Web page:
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Analyte: Adiponectin, HMW
Specimen Type: Serum, EDTA Plasma
Optimum Volume: 0.5 mL
|Unstable||23 days||2 years|
Reporting units: ug/mL
Biological or Clinical Significance:
Adiponectin, also known as Acrp30, apM1, AdipoQ, and GBP28, is a 30 kDa glycoprotein that is secreted primarily by adipocytes and induces wide ranging paracrine and endocrine effects on metabolism and inflammation. Mature human adiponectin consists of a 60 amino acid N-terminal collagenous region and a 137 amino acid C-terminal C1q/TNF-α-like globular domain and shares approximately 85% sequence identity with mouse and rat adiponectin.
Adiponectin forms 90 kDa homotrimers that contain two disulfide-linked monomers and a third subunit which is noncovalently associated. Two trimers can be covalently linked to create a 180 kDa hexamer which associates into greater than 300 kDa high molecular weight adiponectin. The various forms of adiponectin do not interconvert in the serum. The ratio between different forms of adiponectin may be biologically significant; a much greater amount of high molecular weight (HMW) adiponectin circulates in females compared to males, although the levels of trimeric and hexameric adiponectin are comparable between genders. Circulating adiponectin levels are high, comprising approximately 0.01% of total plasma protein.
Adiponectin promotes insulin sensitivity through multiple actions on glucose and fatty acid metabolism, frequently in opposition to the actions of TNF-α. It induces a decrease in serum glucose and triglyceride levels, an increase in serum glucagon, but no change in insulin levels. In the liver, adiponectin enhances the insulin-dependent inhibition of gluconeogenesis. In skeletal muscle, adiponectin promotes fatty acid uptake and oxidation, glucose uptake, and lactate production. HMW adiponectin is the most potent isoform at inducing insulin sensitization in the liver. Adiponectin is more potent than the full length molecule at inducing metabolic effects in muscle. In the adult (but not in the fetus) elevated levels of circulating total adiponectin, particularly HMW adiponectin, are negatively correlated with conditions related to metabolic syndrome. Decreased plasma HMW adiponectin levels are associated with upper body obesity, insulin resistance, reduced fatty acid oxidation, dyslipidemia, coronary artery disease and artherogenesis. Plasma HMW adiponectin levels increase in response to treatment with insulin-sensitizing thiazolidinediones.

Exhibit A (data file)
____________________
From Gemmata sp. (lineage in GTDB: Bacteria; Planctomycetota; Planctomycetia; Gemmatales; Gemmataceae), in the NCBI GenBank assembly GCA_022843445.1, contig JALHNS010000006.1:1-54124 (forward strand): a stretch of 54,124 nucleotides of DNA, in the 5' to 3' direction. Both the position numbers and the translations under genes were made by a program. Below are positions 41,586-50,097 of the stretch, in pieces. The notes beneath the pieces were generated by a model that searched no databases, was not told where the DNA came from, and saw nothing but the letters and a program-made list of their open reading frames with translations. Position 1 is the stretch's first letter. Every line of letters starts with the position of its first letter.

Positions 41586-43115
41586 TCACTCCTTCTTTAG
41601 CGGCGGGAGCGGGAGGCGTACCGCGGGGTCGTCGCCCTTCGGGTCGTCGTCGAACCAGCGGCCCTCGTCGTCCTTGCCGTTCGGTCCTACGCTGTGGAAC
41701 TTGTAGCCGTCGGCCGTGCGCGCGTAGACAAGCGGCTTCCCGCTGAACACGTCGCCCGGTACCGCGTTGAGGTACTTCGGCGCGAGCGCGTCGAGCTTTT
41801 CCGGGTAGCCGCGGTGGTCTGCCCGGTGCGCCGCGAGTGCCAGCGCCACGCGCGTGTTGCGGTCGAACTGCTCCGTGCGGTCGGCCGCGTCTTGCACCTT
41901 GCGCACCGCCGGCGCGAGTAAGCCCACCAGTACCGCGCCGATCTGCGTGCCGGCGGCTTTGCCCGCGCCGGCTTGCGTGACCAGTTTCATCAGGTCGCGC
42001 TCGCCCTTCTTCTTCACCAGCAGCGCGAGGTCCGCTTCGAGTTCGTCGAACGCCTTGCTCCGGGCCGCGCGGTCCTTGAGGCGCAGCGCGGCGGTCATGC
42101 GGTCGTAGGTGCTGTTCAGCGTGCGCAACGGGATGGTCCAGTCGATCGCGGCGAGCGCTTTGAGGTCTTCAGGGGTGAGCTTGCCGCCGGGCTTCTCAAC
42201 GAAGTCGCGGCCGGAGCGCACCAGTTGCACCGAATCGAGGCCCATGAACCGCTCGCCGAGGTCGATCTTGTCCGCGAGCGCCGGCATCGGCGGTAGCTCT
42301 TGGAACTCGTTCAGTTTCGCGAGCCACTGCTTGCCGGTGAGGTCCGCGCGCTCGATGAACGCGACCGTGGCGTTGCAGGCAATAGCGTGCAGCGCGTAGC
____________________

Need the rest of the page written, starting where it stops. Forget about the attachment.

Adiponectin inhibits inflammation by antagonizing TNF-α induced vascular endothelial cell apoptosis and the upregulation of leukocytes adhesion proteins on the vascular endothelium. In macrophages, adiponectin promotes polarization toward the M-2 anti-inflammatory phenotype, inhibits TNF-α production, and interacts with C1qRp to promote the clearance of adiponectin-opsonized apoptotic cell debris. It protects against artherosclerosis by suppressing nitric oxide formation, the progression of macrophages into foam cells, and the migration of adventitial fibroblasts to the intima. In nonmetabolic disorders such as rheumatoid arthritis and inflammatory bowel disease, however, adiponectin levels are elevated and it can promote inflammation. Adiponectin also negatively regulates myelomonocytic progenitor cell growth.
Principle of Test Method:
The HMW Adiponectin/Acrp30 assay is a solid phase ELISA assay designed to measuer human HMW adiponectin in serum and plasma. This assay employs the quantitative sandwich enzyme immunoassay technique.
1. Aprahamian TR, Sam F. Adiponectin in cardiovascular inflammation and obesity. Int J Inflam. 2011; 2011:376909.
2. Ho D, Cook N, Britton K, Kim E, Creager M, Ridker P, Pradhan A. High-molecular-weight and total adiponectin levels and incident symptomatic peripheral artery disease in women: A prospective investigation. Circulation 2011; 124:2303-2311.
3. Devaraj S, Swarbrick MM, Singh U, Adams-Huet B, Havel PJ, Jialal I. CRP and adiponectin and its oligomers in the metabolic syndrome: evaluation of new laboratory-based biomarkers. Am J Clin Pathol. 2008; 129:815-822.